Saving the lives of 1 million cats in North American animal shelters alone over the course of five years seemed like an audacious goal, but in just two years the Million Cat Challenge is halfway there.
Founded back in 2014 by veterinary faculty members Kate Hurley of the UC Davis Koret Shelter Medicine Program and Julie Levy of the Maddie’s Shelter Medicine Program at the University of Florida, the Million Cat Challenge will hold an Internet celebration tomorrow, Monday, to mark reaching its milestone with the nearly 400 participating shelters.
The challenge was designed to dramatically decrease the rate of euthanasia of cats by helping animal shelters implement five key initiatives.
“From the far north of Alaska to the southernmost cities on the East Coast of the United States, this is a social movement we’ve been waiting a long time to see,” Levy said. “The Million Cat Challenge is a map for change.”
Shelters, which have made the challenge available to all cat lovers within their communities, have taken the Million Cat Challenge to the half-million milestone more quickly than anyone could have predicted, she said.
Levy and Hurley are both certified pioneers in the study and practice of shelter medicine.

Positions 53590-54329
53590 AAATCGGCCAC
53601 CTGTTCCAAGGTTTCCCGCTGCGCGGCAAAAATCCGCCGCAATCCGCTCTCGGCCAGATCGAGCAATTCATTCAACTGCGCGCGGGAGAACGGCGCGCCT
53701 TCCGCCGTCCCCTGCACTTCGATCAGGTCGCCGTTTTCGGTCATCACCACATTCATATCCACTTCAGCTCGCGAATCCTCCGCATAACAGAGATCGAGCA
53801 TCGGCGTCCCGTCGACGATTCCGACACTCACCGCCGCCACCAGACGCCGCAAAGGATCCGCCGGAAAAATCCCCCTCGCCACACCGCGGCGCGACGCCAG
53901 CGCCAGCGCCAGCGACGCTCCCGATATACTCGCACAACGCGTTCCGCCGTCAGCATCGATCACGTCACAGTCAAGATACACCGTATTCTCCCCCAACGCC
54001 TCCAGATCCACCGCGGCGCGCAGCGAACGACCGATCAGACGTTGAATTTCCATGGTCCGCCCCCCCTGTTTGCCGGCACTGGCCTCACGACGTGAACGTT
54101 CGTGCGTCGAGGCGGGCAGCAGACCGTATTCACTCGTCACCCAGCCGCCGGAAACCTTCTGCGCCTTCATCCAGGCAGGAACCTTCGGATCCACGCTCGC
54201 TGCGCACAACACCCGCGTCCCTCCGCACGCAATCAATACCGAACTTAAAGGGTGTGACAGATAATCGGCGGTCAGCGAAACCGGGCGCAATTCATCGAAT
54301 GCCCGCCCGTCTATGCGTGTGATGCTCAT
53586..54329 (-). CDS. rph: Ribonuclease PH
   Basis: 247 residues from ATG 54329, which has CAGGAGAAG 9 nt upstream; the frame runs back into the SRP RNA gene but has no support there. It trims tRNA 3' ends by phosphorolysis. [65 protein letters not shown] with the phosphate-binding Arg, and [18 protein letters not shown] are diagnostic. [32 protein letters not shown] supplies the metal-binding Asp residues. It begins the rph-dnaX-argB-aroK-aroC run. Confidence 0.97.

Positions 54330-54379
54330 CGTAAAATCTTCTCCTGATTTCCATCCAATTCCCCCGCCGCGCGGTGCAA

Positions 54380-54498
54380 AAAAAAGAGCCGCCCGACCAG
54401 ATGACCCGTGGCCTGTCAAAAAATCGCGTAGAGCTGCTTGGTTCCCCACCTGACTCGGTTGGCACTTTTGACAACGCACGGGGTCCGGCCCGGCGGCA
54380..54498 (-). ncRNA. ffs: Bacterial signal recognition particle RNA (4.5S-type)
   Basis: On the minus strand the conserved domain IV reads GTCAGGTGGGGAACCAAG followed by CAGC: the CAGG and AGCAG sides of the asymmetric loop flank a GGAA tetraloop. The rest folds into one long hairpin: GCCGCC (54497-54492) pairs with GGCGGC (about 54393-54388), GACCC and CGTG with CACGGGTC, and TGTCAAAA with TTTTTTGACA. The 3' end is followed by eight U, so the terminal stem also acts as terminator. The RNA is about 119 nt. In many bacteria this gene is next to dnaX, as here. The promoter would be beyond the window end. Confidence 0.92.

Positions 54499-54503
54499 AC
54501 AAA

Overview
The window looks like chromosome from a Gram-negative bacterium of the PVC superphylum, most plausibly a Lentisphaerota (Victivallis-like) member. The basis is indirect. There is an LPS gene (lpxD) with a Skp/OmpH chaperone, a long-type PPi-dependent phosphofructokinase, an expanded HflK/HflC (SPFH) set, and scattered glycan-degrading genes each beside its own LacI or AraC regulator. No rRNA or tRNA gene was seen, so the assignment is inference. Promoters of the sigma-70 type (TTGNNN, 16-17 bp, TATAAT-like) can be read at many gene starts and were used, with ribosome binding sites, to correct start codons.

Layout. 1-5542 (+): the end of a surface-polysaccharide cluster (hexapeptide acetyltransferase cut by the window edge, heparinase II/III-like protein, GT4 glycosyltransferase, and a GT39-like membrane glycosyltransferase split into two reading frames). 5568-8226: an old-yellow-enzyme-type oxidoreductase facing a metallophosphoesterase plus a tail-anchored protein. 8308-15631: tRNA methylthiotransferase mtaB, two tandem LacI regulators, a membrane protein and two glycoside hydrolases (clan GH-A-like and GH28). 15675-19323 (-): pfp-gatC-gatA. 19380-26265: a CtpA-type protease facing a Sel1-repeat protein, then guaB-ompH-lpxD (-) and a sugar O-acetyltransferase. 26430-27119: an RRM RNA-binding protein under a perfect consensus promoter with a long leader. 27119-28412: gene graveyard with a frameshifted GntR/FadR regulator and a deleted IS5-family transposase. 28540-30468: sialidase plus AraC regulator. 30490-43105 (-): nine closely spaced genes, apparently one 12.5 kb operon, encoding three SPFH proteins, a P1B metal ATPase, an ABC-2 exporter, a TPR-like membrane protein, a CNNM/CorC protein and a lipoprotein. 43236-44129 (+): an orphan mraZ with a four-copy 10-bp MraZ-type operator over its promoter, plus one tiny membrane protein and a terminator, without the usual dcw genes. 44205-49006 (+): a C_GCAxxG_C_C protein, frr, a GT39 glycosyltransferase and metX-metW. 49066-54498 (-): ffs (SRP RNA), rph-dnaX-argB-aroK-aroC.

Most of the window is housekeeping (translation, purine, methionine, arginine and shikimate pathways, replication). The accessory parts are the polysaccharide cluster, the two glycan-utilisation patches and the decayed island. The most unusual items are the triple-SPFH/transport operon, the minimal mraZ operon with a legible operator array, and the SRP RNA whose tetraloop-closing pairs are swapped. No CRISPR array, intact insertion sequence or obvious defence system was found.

“We’ve learned to design better facilities, optimize operations and market adoptable pets and services more creatively,” Hurley said. “Most importantly, we’ve found new ways to engage the community as our partner in lifesaving.”
Maddie’s Fund, a leading animal welfare foundation, provided the financial support for the challenge which took the conversation from a dream to a reality that has already changed the animal sheltering landscape.
“The lifesaving work of the Million Cat Challenge and the mind-shift they are creating is extraordinary,” said Amy Zeifang, Maddie’s Fund board chair and executive leadership team. “Through the efforts of their participants, more than 500,000 lives have been saved so far, with the goal of 1 million — or more — clearly in sight.”
In celebration of 500,000 feline lives that have been saved, participating shelters, supporters and animal lovers everywhere are now invited to join the challenge on its Facebook page at on Monday at noon PST. Confetti, a celebratory video and kittens galore will be part of the festivities as supporters gather to watch the Million Cat Counter roll over.
“We’ve reached a tipping point; nobody wants to turn back now,” Hurley said. “Shelters now have strategies that are more humane, are more effective and better serve cats and communities. These strategies really work, and on April 11, we’ll have 500,000 witnesses to prove it.”
Follow the Million Cat Challenge on Facebook!